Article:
Now and then a convicted prisoner uses their time wisely to prove they are better than what they are perceived to be. They prove the type of person they really are outside of the crime they committed by doing as much good as possible. Such was the case with Jon Ponder who taught us all how prison reform can work if and when someone allows it to.
While standing beside President Trump and the FBI agent, Richard Beasley, who in 2004 had arrested him for bank robbery, Ponder, tears in his eyes, said that he is filled with hope as he expressed his gratitude for being pardoned during the RNC.
Fifty-four-year-old Ponder said, “My hope for America is that formerly incarcerated people will be afforded the opportunity to take advantage of the fact that we live in a nation of second chances.”
In a statement from the White House, it was said that Ponder is, “a source of inspiration for former inmates who desire to rebuild their lives when they leave prison.”
Trump praised Ponder during a pardoning ceremony by saying, “You’ve done incredible work. Every place in this country is proud of you.” And indeed, Ponder has done incredible work.
Ponder was released from prison in 2009 but still had to bear the burden of his criminal record. Shortly thereafter, in 2010, he founded Hope for Prisoners.
Early in 2020 Ponder had been pardoned at the state level but this did not erase his crime from the national database. During that pardon, Judge Lidia Stiglich said of him, “Who you are is who you are today. And I think you’ve distinguished yourself both in your own rehabilitation and your service to your community in trying to make that right.”
Hope for Prisoners provides an 18-month program for released prisoners which includes job training, ongoing counseling, and mentors to guide them every step of the way towards total rehabilitation.
It was 2018 when Ponder and Trump first met one another during a National Day of Prayer ceremony at the White House. Earlier this year the two met once again when Trump spoke at a Hope for Prisoners graduation event.
During the event President Trump alluded to the fact that he was considering a pardon for Ponder after realizing how much time and effort he had, and still was, putting into his organization.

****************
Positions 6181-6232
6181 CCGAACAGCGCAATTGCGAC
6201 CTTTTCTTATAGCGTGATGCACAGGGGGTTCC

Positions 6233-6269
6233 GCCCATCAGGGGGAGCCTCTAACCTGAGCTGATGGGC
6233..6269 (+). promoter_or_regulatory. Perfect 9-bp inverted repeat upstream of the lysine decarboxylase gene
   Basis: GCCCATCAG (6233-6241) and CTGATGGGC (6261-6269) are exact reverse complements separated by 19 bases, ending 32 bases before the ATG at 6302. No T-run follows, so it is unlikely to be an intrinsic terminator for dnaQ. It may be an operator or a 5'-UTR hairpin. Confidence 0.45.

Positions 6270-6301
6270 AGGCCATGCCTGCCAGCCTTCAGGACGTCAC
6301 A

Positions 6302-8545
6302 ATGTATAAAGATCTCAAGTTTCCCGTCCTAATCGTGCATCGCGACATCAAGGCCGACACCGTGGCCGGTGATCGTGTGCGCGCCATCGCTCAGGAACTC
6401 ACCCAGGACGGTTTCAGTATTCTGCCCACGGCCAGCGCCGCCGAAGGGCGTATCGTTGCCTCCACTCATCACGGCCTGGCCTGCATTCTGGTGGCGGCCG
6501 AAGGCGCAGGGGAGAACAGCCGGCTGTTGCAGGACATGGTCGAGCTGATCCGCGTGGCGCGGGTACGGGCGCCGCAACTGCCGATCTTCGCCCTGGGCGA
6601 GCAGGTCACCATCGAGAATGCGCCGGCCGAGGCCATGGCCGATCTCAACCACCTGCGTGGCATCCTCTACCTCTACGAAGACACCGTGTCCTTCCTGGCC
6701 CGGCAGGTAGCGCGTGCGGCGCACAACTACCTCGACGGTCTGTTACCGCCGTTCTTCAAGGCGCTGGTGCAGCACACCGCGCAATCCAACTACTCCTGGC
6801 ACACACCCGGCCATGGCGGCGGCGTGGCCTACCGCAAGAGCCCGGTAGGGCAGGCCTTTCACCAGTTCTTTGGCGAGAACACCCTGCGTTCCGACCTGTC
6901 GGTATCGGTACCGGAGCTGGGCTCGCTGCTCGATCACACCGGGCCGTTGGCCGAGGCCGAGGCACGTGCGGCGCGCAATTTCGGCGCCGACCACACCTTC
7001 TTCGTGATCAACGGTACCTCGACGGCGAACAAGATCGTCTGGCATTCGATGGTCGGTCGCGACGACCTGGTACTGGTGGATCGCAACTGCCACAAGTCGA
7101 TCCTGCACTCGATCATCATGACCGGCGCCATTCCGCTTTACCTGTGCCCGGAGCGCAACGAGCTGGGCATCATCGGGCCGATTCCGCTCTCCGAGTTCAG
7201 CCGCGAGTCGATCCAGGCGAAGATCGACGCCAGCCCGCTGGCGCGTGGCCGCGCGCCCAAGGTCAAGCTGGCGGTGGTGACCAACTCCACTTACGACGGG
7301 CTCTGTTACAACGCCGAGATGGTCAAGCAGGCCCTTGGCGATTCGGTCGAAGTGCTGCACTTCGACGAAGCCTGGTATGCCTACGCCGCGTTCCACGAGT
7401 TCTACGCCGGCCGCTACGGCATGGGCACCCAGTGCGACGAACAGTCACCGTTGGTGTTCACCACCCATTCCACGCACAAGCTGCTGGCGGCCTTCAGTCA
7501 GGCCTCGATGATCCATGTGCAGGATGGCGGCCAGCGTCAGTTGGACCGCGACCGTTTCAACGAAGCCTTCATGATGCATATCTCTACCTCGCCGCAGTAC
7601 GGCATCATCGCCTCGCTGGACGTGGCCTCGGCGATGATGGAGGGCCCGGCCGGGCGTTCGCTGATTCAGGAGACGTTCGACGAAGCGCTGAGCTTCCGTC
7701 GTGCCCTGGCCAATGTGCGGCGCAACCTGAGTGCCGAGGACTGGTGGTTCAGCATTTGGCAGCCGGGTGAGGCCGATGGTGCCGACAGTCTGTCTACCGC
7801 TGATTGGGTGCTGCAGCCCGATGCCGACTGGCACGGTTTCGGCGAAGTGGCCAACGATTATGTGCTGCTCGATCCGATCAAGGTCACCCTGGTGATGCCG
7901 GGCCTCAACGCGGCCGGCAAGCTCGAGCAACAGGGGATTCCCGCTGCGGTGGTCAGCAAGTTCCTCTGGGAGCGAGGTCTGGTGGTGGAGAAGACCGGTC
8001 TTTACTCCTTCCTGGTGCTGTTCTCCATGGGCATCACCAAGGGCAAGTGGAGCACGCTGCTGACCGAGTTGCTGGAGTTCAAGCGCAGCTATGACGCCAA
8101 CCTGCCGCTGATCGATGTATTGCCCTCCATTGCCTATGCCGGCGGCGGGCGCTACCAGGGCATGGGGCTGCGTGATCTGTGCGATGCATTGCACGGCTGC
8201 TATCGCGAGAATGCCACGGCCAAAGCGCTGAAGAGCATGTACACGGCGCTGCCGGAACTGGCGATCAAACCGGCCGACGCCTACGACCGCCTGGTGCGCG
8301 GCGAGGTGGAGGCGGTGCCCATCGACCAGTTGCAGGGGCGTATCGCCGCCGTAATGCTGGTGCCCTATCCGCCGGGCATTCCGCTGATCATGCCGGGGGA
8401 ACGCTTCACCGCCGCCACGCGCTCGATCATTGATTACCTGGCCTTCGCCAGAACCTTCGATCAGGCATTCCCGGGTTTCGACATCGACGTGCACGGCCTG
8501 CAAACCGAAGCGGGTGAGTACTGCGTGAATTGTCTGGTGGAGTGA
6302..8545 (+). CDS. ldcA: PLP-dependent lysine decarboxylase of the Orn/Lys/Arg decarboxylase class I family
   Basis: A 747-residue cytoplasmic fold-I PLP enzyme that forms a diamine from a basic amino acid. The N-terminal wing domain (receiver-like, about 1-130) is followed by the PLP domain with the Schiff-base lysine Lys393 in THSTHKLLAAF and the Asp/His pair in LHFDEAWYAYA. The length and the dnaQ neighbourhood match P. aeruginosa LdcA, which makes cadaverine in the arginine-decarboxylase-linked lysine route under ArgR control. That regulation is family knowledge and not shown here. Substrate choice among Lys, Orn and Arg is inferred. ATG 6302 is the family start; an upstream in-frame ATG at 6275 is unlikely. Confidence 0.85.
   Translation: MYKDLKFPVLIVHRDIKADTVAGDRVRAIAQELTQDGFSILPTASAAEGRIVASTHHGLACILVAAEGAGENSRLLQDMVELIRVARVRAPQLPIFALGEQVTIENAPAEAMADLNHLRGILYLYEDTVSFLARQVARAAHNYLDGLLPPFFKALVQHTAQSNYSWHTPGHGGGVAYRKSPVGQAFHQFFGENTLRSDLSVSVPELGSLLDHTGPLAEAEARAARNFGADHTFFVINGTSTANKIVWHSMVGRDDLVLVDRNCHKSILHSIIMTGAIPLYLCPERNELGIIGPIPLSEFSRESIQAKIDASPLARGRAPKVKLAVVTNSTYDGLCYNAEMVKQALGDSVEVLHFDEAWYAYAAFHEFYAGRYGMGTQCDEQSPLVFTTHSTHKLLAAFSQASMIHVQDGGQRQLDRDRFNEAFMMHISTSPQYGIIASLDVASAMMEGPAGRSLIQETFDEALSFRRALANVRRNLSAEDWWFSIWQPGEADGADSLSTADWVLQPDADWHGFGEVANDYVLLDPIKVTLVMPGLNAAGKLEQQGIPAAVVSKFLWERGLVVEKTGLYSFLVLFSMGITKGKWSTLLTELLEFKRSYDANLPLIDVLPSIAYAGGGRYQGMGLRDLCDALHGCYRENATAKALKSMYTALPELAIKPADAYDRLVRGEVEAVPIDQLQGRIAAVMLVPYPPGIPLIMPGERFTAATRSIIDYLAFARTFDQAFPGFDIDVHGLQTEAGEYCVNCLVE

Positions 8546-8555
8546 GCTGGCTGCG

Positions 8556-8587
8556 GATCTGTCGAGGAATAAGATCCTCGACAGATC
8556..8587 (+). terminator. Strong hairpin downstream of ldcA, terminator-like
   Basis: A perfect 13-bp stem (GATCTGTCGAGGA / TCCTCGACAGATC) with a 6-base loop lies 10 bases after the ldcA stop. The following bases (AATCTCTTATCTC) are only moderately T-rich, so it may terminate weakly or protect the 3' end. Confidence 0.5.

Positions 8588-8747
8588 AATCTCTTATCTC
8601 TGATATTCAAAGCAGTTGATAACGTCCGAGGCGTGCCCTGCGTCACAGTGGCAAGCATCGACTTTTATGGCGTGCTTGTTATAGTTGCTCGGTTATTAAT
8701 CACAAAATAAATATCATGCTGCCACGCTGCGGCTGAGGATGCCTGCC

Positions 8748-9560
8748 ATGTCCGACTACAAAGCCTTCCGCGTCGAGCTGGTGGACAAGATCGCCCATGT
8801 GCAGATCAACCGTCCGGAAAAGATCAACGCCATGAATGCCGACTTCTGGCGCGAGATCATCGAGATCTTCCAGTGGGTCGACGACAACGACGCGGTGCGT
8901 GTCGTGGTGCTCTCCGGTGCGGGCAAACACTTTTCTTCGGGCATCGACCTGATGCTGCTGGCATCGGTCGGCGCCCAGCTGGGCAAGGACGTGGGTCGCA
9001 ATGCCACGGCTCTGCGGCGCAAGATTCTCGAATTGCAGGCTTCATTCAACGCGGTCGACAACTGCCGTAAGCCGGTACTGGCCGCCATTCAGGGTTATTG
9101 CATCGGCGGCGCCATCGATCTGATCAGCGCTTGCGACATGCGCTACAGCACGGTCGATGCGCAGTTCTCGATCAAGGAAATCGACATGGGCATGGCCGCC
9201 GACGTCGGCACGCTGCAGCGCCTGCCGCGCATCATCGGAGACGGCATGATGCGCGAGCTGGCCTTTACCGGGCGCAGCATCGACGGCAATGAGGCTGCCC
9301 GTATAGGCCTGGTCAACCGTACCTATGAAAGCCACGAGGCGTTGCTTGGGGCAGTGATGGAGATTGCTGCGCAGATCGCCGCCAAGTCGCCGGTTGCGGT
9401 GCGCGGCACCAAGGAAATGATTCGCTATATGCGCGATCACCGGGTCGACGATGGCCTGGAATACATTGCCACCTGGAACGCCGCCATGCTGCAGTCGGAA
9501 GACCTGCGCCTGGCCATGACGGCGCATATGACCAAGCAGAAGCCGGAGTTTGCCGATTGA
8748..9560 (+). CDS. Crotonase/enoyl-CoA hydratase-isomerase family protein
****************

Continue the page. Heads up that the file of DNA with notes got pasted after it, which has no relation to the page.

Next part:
The following statements are listed on Hope for Prisoners website; “Hope for Prisoners is committed to helping men, women and young adults successfully reenter the workforce, their families and our community. Prisoners behind bars, victims of crime, families torn apart by incarceration—all are loved by God and worthy of our attention.”
“Neighborhoods can be made safer and healthier through a restorative approach to prisoners and those affected by crime. Men and women behind bars are also sons and daughters, fathers, and mothers. What is being done to repair these relationships?”
As a testimony to the success of the program, one of the graduates made this statement. “Prior to prison, I was making choices because of other people, not for myself. One day I woke up and I am here and I am changing my life. It’s giving me hope, a different perspective on life, a positive outlook.”
So is it any wonder that President Trump made the right decision in releasing Jon Ponder from the criminal record that was still hanging over his head? As one would expect, Trump received some criticism from Democrats for what they considered using his presidential pardon powers as a ploy during the convention, when he could have done this at any other time he chose to.
But we disagree. Trump chose the perfect moment. It wasn’t just about pardoning someone who was well-deserving, it was about showing the rest of America that there is always hope, no matter the bad choices someone may have made in the past.
America doesn’t give up on its citizens. Especially once they have paid their debt to society, and as a result, re-image their life in the respectable manner of Jon Ponder. We should all take a lesson. Bravo President Trump.